Takata Airbag Recall Could Take 7 Years to Complete

Michael Bennett
December 19, 2016 - 64 Views

The National Highway Traffic Safety Administration (NHTSA) stated December 9 that it could take until 2023 before all Takata airbags can be repaired or replaced. This is a full 15 years after the first airbag was recalled.

The NHTSA is taking steps to speed up the recall of the Takata airbags that could explode and spray shrapnel into the faces of drivers and passengers, which has led to 11 deaths and 180 injuries in the US. It took until 2014 until the full nature of the problem was understood and massive recalls were initiated.

The last vehicles to have new airbags installed will be ones that have been fixed before. Some of the inflators in those airbags were replaced in the early recalls before the dangers of explosions were understood. The airbags become more dangerous as they get older, so it was thought that it would be better to replace the oldest airbags first, even if the new airbags would have to be replaced yet again.

NHTSA stated last week that the agency wants to replace 100% of the airbags that have a risk of malfunctioning. Most recalls are done only about 70% of car owners, even though they are done with no costs to the owners.

There are 29 million vehicles on roads in the US which have been recalled with the faulty Takata airbags that have been fixed. Part of the issue is that many car owners do not know that their car is in the recall. There are more than 30 car brands that are affected by the Takata airbag recall.

Why Get an Airbag Injury Lawyer

People who suffer injuries or lose loved ones in airbag failures may want to turn to the legal system to get the justice they deserve. Proving that the vehicle manufacturer and/or the airbag manufacturer was negligent requires an experienced airbag injury attorney who knows the history of the multiple airbag problems in recent years that have caused many injuries and deaths around the globe.

The recalls that have been initiated because many vehicles by GM, Honda and others were equipped with airbags from Takata that contained either faulty inflators or defects with the software. People are harmed or killed in some cases due to those defects. One of the problems that Takata has had with these cases is that it has been shown during airbag lawsuits that the company knew about the defects before it told the public or made changes. Knowing about the problem and hiding it is a form of negligence by Takata.

Officials say that there are 13 million more cars and trucks and SUVs in the US that need to be recalled in the near future. The total number of vehicles that will need to be repaired in the US is 42 million and many millions more around the world. And, there are many different models of inflator that have to be produced to give various automakers the parts that are needed to make the changes. The agency noted that this is the most complex and the largest recall in US history.

One lawsuit that came out of the Takata airbag recall was with the family of an elderly woman who died in 2014 after an airbag deployed with so much force that she was left a quadriplegic. The woman’s name was Patricia Mincey and it was one of the earliest lawsuits that came out of the Takata airbag recall.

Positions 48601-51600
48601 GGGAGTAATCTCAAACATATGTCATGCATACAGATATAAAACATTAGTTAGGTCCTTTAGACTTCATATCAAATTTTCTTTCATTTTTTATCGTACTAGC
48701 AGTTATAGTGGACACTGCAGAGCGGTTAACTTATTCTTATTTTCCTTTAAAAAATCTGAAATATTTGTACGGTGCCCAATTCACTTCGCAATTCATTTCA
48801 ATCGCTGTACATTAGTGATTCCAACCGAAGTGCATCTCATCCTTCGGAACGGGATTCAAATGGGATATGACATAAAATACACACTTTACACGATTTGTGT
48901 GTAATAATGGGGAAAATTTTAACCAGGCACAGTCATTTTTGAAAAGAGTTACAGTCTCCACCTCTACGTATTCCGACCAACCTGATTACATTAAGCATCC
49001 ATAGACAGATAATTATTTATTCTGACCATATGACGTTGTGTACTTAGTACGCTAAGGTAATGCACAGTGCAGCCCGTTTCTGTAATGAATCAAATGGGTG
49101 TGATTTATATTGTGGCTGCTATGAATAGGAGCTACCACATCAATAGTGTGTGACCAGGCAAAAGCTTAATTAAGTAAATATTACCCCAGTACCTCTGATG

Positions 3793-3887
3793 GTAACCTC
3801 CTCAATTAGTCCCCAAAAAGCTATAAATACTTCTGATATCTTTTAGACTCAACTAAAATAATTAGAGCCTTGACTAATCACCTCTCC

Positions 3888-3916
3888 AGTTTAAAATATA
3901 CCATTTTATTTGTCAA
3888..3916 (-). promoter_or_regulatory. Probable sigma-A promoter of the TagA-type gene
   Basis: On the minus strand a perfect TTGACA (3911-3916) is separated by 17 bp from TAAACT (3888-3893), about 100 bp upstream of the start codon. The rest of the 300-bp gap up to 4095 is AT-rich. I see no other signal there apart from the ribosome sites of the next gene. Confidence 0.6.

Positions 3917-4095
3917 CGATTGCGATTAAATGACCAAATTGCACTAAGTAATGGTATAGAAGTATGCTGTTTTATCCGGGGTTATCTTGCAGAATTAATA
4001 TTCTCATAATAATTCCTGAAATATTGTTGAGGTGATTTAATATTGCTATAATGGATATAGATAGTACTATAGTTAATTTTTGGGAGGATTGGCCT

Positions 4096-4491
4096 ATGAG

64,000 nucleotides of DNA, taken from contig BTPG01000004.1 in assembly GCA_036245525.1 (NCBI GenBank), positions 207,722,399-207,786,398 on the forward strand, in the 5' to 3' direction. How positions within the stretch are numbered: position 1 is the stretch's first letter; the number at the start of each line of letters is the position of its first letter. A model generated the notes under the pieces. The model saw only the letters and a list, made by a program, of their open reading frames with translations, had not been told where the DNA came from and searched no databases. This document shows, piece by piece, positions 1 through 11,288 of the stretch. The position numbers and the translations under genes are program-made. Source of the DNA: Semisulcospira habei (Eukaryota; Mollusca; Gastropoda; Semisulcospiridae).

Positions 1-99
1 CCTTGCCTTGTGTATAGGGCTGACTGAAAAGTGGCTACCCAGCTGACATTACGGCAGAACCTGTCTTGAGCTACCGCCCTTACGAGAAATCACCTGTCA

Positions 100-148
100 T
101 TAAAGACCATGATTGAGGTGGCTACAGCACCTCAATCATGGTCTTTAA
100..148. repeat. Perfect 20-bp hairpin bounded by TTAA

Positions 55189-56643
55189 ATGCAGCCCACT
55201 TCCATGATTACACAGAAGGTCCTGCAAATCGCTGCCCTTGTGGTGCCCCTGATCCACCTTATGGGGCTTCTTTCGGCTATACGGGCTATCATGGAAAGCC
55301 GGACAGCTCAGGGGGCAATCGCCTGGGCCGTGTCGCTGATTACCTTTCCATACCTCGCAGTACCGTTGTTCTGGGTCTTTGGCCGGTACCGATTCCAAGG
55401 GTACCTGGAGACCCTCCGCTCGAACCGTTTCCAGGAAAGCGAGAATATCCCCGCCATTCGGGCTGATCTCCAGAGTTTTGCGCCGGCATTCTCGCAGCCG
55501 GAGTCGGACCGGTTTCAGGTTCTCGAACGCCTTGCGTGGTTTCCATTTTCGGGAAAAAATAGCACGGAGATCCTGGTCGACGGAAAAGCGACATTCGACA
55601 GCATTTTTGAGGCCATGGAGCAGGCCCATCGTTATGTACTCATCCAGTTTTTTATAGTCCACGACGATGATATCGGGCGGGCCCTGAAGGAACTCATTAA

The airbag in her vehicle was actually recalled and replaced five years before the crash. But the next generation of airbags also was recalled.

The woman survived after the airbag accident and lived as a quadriplegic for two years. She had to breath with a ventilator until she died at 77 years old.

Unlike the other deaths in the US from the airbags, the airbag in this woman’s Honda did not rupture. But it deployed with a massive amount of force that broke a vertebra in her neck.

The two sides in this lawsuit were scheduled to show up in court in Jacksonville FL in July 2016 for a hearing on punitive damages, and to compel the CEO of Takata to testify. But the two sides agreed to a settlement before the hearing.

Takata had to that point been disputing that there was anything unusual in how the airbag deployed in Mincey’s car. Elderly drivers who need to sit closer to the steering wheel because of their height can be at risk even if an airbag deploys correctly. But the lawsuit charged that Mincey’s airbag actually experienced an aggressive airbag deployment and that had caused her injury and subsequent death.

Four days after the elderly woman’s accident, another recall was issued for cars with Takata airbags. This accident has brought light to the fact that most of the nine million airbags that have been swapped out will probably have to be replaced again. Even some cars that are being built now with new airbags could have to be recalled down the road.

Michael Bennett

About Michael Bennett

Michael Bennett is Editor-in-Chief of Consumer Protect.com. Since 1999, he's worked across a multitude of areas of consumer protection including defective products, environmental issues, identity theft, predatory lending and more. If you find his articles helpful please share them with your readers.